Ohio’s new law that slashes the power of public employee unions has sparked one of the most bitter debates in modern Ohio history. Voters now have the chance to endorse it or kill it when they vote on state issue 2. Yesterday, statehouse correspondent Bill Cohen recalled for us how this measure got onto the ballot. Today, in part 2 of his wrap-up series, we hear pro and con arguments on some of the new law’s many provisions.
The law would make public employee strikes illegal, but critics warn that would backfire. They note that when strikes were last banned, before the 1983 law that gave government workers collective bargaining power, Ohio nearly led the nation in strikes.
"We were averaging more than 60 strikes a year," says former Democratic Congressman Dan Eckert. "We haven't had a strike in this state in a year. We have only had 49 in the 12 years.
"There have been no strikes, that's true because the politicians since 1983 have bought labor peace using taxpayer money for contracts which is no longer sustainable," says former Cincinnati councilman Jeff Berding, arguing for reinstating the strike ban.
Who Pays for Healthcare
Another provision would require all public employees to pay at least 10% of pension costs and 15% of health care premiums.
"This is an effort to restore balance," says Governor John Kasich. "Your average private sector worker in Ohio pays 23% towards their healthcare. The average city worker in this state pays 9%."
Critics of the new law note that state employees already pay 10 and 15%. The critics say let schools and local governments negotiate with their workers how much they should pay.
The 'Vote No' drive stresses that the past 3 years government workers made $1 billion in concessions without the new limits on unions.
"This report proves that collective bargaining works, that when employers and employees sit down and work together, we can solve problems," says Jay McDonald, head of the Fraternal Order of Police.
Another part of the new law says no longer may union contracts require workers to pay union dues or even partial payments.
Dale Butland, debater for the 'Vote No' side, says that change would be unfair because unions would still be required to represent all workers.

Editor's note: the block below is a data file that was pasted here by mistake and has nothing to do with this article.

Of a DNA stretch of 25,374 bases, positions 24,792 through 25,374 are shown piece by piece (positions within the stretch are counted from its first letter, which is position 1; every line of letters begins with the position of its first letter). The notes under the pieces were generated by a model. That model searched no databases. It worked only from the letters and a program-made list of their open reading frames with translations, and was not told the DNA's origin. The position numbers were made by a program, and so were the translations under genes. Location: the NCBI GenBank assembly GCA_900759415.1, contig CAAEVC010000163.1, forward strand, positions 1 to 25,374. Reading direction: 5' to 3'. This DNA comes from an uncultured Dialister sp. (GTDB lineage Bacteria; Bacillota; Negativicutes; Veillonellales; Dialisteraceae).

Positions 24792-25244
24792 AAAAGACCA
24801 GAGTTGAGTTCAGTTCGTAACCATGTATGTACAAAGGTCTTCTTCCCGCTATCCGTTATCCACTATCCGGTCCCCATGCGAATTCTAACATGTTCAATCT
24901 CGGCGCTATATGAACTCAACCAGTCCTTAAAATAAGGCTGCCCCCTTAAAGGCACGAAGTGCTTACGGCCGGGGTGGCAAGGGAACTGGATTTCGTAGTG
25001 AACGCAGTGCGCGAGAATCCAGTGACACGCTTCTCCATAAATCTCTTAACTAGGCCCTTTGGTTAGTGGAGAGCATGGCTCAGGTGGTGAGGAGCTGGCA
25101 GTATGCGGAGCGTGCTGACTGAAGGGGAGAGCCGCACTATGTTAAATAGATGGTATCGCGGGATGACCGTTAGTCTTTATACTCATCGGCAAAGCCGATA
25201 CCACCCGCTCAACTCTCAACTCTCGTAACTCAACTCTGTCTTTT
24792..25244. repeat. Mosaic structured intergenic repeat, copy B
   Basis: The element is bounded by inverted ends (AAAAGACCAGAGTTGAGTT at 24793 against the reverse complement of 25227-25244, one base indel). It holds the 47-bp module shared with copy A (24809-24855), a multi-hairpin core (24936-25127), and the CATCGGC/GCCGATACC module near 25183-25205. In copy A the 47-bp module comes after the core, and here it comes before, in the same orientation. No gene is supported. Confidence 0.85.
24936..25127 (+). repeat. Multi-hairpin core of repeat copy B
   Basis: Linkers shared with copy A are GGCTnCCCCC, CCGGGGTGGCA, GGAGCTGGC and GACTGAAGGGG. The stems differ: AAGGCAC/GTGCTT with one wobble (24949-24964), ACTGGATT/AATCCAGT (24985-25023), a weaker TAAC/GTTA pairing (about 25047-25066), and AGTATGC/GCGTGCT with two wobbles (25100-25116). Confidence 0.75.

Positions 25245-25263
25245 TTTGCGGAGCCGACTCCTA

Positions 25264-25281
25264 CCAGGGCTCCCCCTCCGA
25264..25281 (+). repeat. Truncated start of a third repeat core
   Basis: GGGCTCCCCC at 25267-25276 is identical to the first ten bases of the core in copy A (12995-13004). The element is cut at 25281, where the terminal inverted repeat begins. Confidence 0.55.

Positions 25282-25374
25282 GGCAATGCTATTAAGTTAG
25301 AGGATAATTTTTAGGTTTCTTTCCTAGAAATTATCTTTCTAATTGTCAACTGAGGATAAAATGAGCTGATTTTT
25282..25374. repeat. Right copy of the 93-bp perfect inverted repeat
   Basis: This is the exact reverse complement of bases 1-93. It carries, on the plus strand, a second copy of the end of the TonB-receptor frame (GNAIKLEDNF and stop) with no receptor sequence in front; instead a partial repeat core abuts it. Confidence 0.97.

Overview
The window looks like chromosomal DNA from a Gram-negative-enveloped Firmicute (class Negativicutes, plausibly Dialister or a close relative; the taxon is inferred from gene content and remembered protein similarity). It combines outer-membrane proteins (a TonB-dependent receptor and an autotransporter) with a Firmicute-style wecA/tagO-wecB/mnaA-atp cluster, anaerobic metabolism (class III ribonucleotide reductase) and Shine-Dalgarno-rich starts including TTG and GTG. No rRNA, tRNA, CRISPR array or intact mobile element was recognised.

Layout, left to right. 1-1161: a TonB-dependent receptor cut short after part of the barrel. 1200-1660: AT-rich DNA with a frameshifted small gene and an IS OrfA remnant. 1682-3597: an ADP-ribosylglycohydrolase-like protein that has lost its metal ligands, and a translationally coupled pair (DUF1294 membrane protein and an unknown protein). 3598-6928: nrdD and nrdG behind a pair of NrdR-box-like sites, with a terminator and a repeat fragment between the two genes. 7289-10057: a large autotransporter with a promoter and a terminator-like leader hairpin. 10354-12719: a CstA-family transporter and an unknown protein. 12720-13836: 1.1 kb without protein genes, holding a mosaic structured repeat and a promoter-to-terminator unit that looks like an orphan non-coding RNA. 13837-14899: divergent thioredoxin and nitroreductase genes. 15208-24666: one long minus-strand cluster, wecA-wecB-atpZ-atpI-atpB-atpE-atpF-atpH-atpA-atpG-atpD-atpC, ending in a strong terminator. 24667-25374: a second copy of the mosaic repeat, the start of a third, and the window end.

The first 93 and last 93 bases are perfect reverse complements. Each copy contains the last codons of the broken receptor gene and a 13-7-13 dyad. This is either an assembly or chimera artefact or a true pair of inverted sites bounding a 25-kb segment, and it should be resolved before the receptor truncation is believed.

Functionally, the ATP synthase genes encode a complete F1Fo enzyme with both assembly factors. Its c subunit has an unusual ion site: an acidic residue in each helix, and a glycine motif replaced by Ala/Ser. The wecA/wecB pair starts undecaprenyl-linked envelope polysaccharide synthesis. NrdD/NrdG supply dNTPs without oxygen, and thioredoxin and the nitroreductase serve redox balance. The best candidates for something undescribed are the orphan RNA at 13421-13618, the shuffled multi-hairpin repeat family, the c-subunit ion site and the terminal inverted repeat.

"It would akin to 10 people standing at a bus stop. The first 9 people get on and pay their fare. They 10th person gets on and says to the driver, 'well you know since you're going there anyway, how about I ride for free?'" says Butland.
"The other side has declared war on labor's house and it's about time we stand up," says Vice-President Joe Biden.
Defenders of the new law say it's not a plot to kill unions, they're just trying to make union workers more responsible to their members. For example, the 'Vote Yes' drive says, when union leaders resist moves to make layoffs and pay based on performance and not longevity, they show disdain for most recently hired, and the unions deserve to lose dues.
"The only way to get the unions to change their behavior is to threaten the pocketbook of the unions," says Jeff Berding.
That issue of longevity vs. performance is another part of the new law. It says no longer will pay and layoffs be based on seniority. Merit will play a role too. Backers of the law say that's how the private sector operates. Critics, though, worry employers won't be fair on how they judge their workers.
Take a step back, say foes of the new law. Ohio government programs wouldn't be so pinched and the state wouldn't need to squeeze middle class workers wallets so much if the rich paid more taxes.
"Ohio has 128 different special interest tax loopholes that cost us $7 billion a year," says Dale Butland.
But chambers of commerce say upping taxes on the wealthy would scare away new companies and their badly needed jobs. Instead hold down government labor costs and taxes for everyone and a rising tide will lift all boats says Linda Woggon of the Ohio Chamber.
"When we lower taxes, people are better off and businesses can make more investment. When they make more investment in our economy, we'll have a booming economy and jobs for all Ohioans," says Waggon.
In other words, despite some crossovers, this fight boils down to a classic debate between liberals and conservatives.